TURKEL: To the Communist Party, Islam and Christianity are foreign religion that comes with kind of a sense of community, that you stick together. That can be perceived as a threat to the regime. When you have a spiritual life, the Chinese regime perceive that as a sign of disloyalty. Today, if you go to the place of worship in China, whether it be church or mosque or temple, you see Xi Jinping's giant portrait. In Islam, looking at the picture to perform any type of rituals are not permitted. And this is something that they also force the detainees to go through daily at - in those camps. They have forced indoctrination programs. We have seen images during the holy month of Ramadan, Uyghur women and men are dragged to public square, participating in beer drinking competition or contest.
RASCOE: There was this point - and you grew up during some of that time - where there was some freedom for the Uyghurs, but that seemed to change after September 11.
TURKEL: I don't know if it's fortunate or a misfortune. I would - I have lived through all of it. The way that I was brought to this world during the height of the Cultural Revolution, where my young mother was detained and gave birth to me while she was physically injured and my father was performing forced labor...
RASCOE: And you were born in a camp. You were born in a reeducation camp, right?
TURKEL: Exactly. And during my high school, middle school years, I've seen some loosening up in Chinese government's approach to the Uyghur people. And then after 9/11, the Uyghur people had to deal with a completely different type of environment, where the Chinese authorities claim that China is also a victim of global terrorism, but any international community bears some responsibility by listening to that rhetoric, even to this day.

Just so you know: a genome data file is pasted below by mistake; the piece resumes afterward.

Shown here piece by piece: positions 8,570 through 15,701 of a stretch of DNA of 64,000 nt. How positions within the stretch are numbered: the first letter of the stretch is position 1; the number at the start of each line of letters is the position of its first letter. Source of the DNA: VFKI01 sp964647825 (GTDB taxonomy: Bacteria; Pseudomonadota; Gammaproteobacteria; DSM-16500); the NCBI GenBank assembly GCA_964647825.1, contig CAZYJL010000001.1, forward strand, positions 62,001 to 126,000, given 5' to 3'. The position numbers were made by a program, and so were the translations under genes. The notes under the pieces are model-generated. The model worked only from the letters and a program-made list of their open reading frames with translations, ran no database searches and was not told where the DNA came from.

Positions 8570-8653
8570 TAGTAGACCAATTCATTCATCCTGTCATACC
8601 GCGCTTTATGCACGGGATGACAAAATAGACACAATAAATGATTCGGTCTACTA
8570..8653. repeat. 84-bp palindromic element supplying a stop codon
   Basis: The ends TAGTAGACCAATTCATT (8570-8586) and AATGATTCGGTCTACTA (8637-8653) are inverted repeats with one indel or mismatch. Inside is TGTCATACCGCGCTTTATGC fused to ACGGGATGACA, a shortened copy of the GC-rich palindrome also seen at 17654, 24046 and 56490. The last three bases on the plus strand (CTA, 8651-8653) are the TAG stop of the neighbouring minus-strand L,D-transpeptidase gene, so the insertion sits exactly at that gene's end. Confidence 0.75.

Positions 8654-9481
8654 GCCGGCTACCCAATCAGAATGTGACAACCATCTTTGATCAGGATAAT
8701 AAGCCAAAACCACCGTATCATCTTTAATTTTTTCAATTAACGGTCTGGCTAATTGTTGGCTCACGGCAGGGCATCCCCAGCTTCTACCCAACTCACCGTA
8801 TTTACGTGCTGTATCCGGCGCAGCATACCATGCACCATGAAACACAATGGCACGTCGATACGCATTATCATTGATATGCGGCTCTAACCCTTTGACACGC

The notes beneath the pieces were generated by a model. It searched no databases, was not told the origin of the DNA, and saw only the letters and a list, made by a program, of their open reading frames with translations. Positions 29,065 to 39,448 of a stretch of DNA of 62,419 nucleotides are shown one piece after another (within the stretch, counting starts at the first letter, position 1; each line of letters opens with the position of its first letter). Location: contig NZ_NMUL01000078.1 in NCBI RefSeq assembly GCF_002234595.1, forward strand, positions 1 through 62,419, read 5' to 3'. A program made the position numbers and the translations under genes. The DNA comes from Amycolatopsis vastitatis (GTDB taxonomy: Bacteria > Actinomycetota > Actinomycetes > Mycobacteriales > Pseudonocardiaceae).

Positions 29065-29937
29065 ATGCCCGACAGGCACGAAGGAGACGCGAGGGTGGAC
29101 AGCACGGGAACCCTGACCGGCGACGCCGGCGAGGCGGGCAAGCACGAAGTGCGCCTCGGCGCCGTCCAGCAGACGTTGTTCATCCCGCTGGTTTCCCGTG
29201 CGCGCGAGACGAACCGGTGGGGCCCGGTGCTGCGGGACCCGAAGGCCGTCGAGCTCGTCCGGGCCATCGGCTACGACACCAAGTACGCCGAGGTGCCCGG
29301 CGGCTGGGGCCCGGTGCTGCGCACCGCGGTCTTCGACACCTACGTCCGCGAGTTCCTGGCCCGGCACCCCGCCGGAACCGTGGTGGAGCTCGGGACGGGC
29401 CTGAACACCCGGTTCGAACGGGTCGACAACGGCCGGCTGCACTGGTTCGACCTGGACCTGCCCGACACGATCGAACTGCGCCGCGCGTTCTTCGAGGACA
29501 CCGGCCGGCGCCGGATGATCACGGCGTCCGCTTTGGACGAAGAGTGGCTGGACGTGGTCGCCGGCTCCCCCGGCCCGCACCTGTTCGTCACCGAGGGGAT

RASCOE: I did want to ask you about artificial intelligence, because I think a lot of Americans would be blown away by - they are getting biometrics. So they have Uyghurs, all of them, coming in, taking hair samples, even the way that they walk, cataloguing it so that they would be able to track them if they see them walking, and the way that they talk, having them read passages for 45 minutes so that they will have voice recognition on them. Can you talk a bit about how artificial intelligence and these apps are being used as a part of this kind of open-air prison?
TURKEL: The Chinese government have developed - has developed - tested and implemented some of the most intrusive form of surveillance. We have already had serious issues, a rise of authoritarianism and dictatorship, a pushback against democratic values and freedom around the world, led by people like Xi Jinping and Putin. And this particular technological tools that Xi Jinping's China has has already been spreading around the world. It's metastasizing. So what we should look at at this point is a new type of governance stemming from China. It may pose various types of threats to the world order.
RASCOE: That's Nury Turkel. His new book is called "No Escape." Thank you so very much.
TURKEL: Thank you very much, Ayesha. Transcript provided by NPR, Copyright NPR.